Diversity, visibility, inclusion top DLA Troop Support Pride Month observance

By Nancy Benecki DLA Troop Support Public Affairs

PRINT  |  E-MAIL

Fifty years ago, during four hot summer days in New York City’s Greenwich Village, the Stonewall Riots sparked the LGBTQ movement that continues today. More than just a series of fights, marches, protests and arrests, the historic event planted the seeds for the movement of pride, acceptance, equality, visibility and empowerment that is still growing.

Jonathan Lovitz, senior vice president of the National LGBT Chamber of Commerce, served as the keynote speaker for the LGBTQ Pride Month Observance June 20 at the Defense Logistics Agency Troop Support in Philadelphia.

Stonewall brought together a community that wanted to be treated as regular citizens, no matter their skin color, sexual preference or gender identity. Diversity was at the heart of the movement from the start, Lovitz said.

“They were not all cisgender white men under 40, as most people assume the demographic of the gay movement was because of what they’ve seen in the movies,” Lovitz said. “These were men and women of color. These were trans- and gender-nonconforming people. All of these things that are very prevalent now that were just called, ‘those queers at the bar.’ But they got angry, and they fought back.”

This began a conversation that led to the Christopher Street Liberation March in 1970, he said. It was the first pride march. This year, pride marches are being held all over the world throughout the month of June.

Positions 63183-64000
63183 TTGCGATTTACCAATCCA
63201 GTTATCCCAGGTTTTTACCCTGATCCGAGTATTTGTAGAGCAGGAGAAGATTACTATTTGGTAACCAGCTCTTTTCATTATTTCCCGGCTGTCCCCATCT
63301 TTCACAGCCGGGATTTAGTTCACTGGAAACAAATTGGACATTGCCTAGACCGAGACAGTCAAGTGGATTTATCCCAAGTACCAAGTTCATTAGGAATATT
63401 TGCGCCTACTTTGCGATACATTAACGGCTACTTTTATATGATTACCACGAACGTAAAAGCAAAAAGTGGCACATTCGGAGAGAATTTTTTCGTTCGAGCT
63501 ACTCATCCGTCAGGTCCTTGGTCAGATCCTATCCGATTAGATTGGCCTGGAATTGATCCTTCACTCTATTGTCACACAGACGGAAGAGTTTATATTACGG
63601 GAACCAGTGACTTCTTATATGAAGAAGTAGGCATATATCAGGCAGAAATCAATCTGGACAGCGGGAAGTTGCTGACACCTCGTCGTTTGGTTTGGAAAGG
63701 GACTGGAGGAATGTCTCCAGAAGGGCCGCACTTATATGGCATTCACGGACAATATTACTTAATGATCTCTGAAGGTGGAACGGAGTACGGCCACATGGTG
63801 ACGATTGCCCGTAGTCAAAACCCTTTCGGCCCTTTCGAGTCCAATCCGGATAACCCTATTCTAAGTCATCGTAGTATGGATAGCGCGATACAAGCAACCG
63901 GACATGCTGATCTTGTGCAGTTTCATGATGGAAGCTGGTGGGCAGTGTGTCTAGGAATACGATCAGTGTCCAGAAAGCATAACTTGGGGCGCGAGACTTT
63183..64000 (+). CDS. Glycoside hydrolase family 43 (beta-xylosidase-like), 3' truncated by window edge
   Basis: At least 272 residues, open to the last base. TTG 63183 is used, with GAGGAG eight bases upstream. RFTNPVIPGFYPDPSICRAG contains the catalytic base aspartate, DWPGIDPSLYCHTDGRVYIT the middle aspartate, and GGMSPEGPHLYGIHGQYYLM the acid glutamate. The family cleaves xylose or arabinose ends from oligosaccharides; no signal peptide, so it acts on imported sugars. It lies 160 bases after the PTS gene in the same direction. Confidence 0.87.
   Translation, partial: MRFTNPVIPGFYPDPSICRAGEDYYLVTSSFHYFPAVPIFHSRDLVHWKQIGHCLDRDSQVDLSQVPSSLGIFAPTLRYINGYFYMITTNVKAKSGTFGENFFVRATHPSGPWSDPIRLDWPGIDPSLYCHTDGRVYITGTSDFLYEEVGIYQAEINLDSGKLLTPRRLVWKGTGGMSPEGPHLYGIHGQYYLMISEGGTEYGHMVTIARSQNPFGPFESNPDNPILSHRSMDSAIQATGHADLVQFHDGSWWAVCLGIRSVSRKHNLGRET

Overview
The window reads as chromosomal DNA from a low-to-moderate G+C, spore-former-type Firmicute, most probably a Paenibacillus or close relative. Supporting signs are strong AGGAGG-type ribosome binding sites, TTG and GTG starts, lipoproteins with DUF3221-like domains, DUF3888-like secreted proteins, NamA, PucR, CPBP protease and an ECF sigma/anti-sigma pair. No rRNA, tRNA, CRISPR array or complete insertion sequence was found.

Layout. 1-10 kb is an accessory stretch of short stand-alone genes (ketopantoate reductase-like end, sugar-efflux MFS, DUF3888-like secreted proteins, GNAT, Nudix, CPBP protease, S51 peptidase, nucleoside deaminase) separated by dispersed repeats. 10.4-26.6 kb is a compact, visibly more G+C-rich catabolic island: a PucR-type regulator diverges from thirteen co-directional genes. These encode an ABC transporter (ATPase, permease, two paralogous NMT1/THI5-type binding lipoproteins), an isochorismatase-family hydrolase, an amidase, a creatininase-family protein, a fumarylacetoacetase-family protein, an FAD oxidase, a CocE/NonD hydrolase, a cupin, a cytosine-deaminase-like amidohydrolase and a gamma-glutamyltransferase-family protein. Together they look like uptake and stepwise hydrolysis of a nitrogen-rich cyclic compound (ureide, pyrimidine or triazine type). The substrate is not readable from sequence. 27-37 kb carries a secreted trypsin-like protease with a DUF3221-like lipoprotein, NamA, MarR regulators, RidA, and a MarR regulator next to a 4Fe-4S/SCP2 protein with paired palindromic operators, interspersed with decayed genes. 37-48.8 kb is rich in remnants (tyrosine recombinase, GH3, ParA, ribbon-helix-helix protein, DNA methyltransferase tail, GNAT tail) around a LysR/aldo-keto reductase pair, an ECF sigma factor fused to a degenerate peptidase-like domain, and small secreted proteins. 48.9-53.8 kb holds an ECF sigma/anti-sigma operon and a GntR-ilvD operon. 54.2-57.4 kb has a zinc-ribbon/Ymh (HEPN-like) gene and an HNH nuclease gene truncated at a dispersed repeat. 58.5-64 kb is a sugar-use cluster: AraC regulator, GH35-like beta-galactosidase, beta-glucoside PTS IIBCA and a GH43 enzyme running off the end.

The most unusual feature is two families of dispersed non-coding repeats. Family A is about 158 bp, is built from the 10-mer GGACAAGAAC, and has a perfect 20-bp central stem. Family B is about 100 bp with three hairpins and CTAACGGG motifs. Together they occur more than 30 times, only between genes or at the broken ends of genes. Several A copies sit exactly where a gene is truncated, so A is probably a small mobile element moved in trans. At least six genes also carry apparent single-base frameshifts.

In his role with the NGLCC, Lovitz oversees media relations and public policy, political affairs and strategic partnerships. He said the chamber’s overall role is to help LGBTQ businesses connect with the private and public sector workforce, and to contribute to the U.S. economy.

As a news commentator and a public speaker, he said promoting visibility is at the heart of what he does. But, Lovitz noted, the U.S. Census currently does not count the LGBTQ community.

“You cannot help people you cannot see,” Lovitz said. “Visibility is key to our movement, but it’s really hard to be visible when you’re not counted.”

According to Lovitz, there are 1.4 million LGBTQ business owners in the U.S. who represent $1.7 trillion in gross domestic product.

“Our businesses and our economics were something that were never factored into the equality movement,” Lovitz said. “We, the business owners that are in the supply chain, were never included in that dialogue.”

If LGBT business owners were their own country, it would be the 10th wealthiest in the world, he said.

“They don’t track us on the census, but they sure love the tax dollars,” Lovitz said.

Despite 50 years of progress since the Stonewall riots, equal rights and protections are not guaranteed for the LGBTQ community. The Equality Act, which passed the U.S. House of Representatives in May and awaits the Senate’s decision, would prohibit discrimination on the basis of sexual orientation and gender identity.

As a gay man, Lovitz said, he can legally marry his husband in all 50 states, but he can be fired for simply having a photo of him on his desk in 28 of them; 32 if he was transgender.

Feeling comfortable in the workplace is a “dollars and cents issue,” Lovitz said. A discrimination-free work environment allows employees to be more productive on the job and happier at home because they aren’t wasting energy being afraid or hiding who they are, he said.

The most successful corporations and agencies and places to work put diversity and inclusion as a non-negotiable top priority, he said.

“Events like this prove that diversity and inclusion is the right thing to do. It’s the moral thing to do,” Lovitz said. “If you want the best and brightest to work in defending our country, in making its industry work, they have feel empowered to be who they are at work, and they have be empowered to talk and bring their innovation to the field.”

DLA Troop Support Deputy Commander Richard Ellis echoed Lovitz’s message on diversity to the Troop Support workforce.

“It’s all about diversity. We’re a better organization when we have a diverse workforce,” Ellis said. “Doing the things we need to do, it’s all about having a diverse workforce and being able to get a broad spectrum of ideas to accomplish our mission.”